MoneyTalks is Stockhead’s regular recap of the ASX stocks, sectors and trends that fund managers and analysts are looking at right now and in this edition we’re looking at the post-COVID environment. 

Today we hear from Ben Clark, a portfolio manager at TMS Capital.

“If you’re thinking ‘What’s an area that looks interesting at the moment?’ it’s the companies that will be the winners over the next decade and a number look a lot cheaper than they have for some time because of the contraction in PEs [Price-Equity ratios],” he told Stockhead.

“A lot of these companies have run into COVID issues, a lot of structurally growing businesses are global businesses – they have operations all over the world – and as we all know different countries around the world are dealing with COVID in different ways and it’s causing different knock-on effects for businesses in those markets.

“It’s been a double whammy that’s happened where in the short term there has been some earnings impact that  the market wasn’t anticipating and at the same time a contraction in PEs which has led to a bigger downside move than you would typically expect.”


Post-COVID will differ from stock to stock

As vaccinations roll out globally it is clear there is light at the end of the tunnel for the pandemic but no one knows exactly when, let alone how. And no individual shareholder can predict with certainty the post-COVID environment for their stock.

“I think investors realise what’s happening; they just don’t know what the time line looks like – it’s different for every company,” Clark said.

“Some are coming out of it and probably will overshoot on the other side, others will have a longer drawn out recovery.”

Clark says there’s “quite a lot” of examples of stocks with a short term contraction but thinks a great example is the second largest stock on the ASX.


In 2021 this company has attracted investor attention from manufacturing the AstraZeneca vaccine in Australia.

But it’s bread and butter is in blood products, particularly in the US.

“The reality of their business is that they’re incredibly efficient at collecting and on-selling blood and how they do it is they pay people across America to donate,” he said.

But with many of CSL’s blood collection centres in the poorer states of America, this COVID-vulnerable demographic haven’t turned out in the same numbers as before.

“This demographic in the States wasn’t willing to go out and do something they felt is risky in terms being around other people, going to a hospital or blood collection centres,” Clark said.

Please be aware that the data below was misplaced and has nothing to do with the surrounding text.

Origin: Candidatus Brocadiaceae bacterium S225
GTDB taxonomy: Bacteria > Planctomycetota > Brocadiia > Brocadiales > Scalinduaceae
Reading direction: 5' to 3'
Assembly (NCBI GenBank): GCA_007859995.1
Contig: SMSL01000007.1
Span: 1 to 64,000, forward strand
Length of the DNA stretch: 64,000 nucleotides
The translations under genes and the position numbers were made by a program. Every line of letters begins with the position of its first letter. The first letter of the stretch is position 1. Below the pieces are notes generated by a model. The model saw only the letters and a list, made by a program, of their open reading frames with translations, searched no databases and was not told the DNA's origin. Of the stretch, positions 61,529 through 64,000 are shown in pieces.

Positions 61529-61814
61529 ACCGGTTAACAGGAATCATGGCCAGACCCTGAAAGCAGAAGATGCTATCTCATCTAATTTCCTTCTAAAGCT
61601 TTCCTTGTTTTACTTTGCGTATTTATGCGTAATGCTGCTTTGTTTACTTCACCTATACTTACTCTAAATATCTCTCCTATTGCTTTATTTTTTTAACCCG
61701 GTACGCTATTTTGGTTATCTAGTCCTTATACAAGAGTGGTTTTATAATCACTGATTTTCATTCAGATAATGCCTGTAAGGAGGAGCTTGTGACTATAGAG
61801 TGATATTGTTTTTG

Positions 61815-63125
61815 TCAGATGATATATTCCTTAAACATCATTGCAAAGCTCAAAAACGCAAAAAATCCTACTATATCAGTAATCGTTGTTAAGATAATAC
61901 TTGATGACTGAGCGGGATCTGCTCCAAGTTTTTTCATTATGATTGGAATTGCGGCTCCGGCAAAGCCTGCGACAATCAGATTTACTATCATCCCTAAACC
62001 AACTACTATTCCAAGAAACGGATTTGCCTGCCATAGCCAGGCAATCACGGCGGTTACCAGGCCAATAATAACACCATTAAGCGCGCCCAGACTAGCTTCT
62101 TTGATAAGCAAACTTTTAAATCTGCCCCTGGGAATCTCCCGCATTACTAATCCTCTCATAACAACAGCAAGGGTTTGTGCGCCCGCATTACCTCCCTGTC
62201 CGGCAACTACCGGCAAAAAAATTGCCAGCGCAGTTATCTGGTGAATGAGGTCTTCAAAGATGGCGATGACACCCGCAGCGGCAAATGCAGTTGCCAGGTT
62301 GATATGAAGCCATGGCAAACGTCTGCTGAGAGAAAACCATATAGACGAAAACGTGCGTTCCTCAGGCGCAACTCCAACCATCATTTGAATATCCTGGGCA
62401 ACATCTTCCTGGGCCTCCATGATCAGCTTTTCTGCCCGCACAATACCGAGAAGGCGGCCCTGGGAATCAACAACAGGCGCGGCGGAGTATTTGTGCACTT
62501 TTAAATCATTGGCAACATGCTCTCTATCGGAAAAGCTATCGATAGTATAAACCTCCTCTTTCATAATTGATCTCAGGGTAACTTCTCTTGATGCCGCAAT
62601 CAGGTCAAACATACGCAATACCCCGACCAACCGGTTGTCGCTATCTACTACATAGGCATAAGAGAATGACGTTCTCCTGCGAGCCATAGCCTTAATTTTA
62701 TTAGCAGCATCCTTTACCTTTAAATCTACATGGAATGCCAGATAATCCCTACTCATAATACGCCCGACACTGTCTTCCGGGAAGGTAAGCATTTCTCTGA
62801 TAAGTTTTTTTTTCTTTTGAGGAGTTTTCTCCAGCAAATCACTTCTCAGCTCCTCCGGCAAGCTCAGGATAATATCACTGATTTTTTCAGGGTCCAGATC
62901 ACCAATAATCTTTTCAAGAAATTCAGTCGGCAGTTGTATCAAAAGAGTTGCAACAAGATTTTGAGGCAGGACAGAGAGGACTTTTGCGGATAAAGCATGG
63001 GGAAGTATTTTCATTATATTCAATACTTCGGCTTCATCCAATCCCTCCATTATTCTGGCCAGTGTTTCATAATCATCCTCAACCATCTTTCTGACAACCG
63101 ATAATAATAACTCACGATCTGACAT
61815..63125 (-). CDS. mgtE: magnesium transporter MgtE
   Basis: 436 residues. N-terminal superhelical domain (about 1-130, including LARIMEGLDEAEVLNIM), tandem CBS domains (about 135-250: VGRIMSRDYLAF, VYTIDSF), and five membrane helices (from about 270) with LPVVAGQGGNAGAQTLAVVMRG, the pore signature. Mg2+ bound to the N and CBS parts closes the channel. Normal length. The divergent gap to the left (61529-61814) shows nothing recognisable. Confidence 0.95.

“That’s had a knock-on effect for CSL where they haven’t collectedthe normal volumes they would see and at the same time they’ve had to pay more from the blood from the people that did donate, they’ve had to separate people and clean their centres more regularly.

“The cost has gone up, the price has gone up and the volumes have gone down and that’s led to some weaker than expected earnings at the same time as we’ve seen a pull away from growth stocks.”

CSL (ASX:CSL) share price chart


ResMed (ASX:RMD)

“RedMed is another healthcare stock [hit by] people in America and Europe not being worried about being treated for sleep apnoea – hospitals are closed or in lockdowns,” Clark said.

“So the driver for their business has slowed up.”

ResMed (ASX:RMD) share price chart



Altium (ASX:ALU) & Appen (ASX:APX)

Clark says the tech sector has had issues with COVID, even the giants.

“If you look at the technology shares – Altium and Appen have high profile issues dealing with big technology customer and things like global chip shortages as a result of COVID – COVID has led to a fall in demand for Altium products,” he told Stockhead.

“Every company that operates in offshore markets is experiencing some COVID issue and you have to do your work and work out what you think their path out of it looks like.”

Altium (ASX:ALU) and Appen (ASX:APX) share price chart


What about locally based ASX stocks post-COVID?

But what if your company is thriving in “Fortress Australia”? Could the moment international borders re-open spell trouble?

Clark thinks if it has been benefiting from money that would ordinarily go into international travel, and the question is when not if that money will go back, then potentially so.

“We all know there’s been these weird knock on effects with COVID,” he said.

People have gone on buying new cars like crazy and even secondhand hand cars – prices of secondhand cars have actually gone up during of COVID which has never really happened before.

“Retailers, whether it’s Woolworths (ASX:WOW) and Coles (ASX:COL), and there’s a whole lot of others had this surge in buying furniture and all this sort of stuff.

“So I think as borders open it’s obvious that there’s a lot of pent-up demand to travel and we spent $63 billion travelling overseas – no one’s been able to do it for a couple of years, it’ll probably be three years by the time we can do it.

“So a lot of the money that’s been spent on other products and services will almost certainly go back into travel, things will normalise.

“These companies will be on very elevated comps (comparable company analysis) and I think you have to be careful on these areas because unless you think there’s a structural change that’s happened – some companies will have experienced it but I think a lot probably haven’t – that’s an area you’ve got to be a bit concerned about.”


The views, information, or opinions expressed in the interviews in this article are solely those of the interviewees and do not represent the views of Stockhead.

Stockhead does not provide, endorse or otherwise assume responsibility for any financial product advice contained in this article.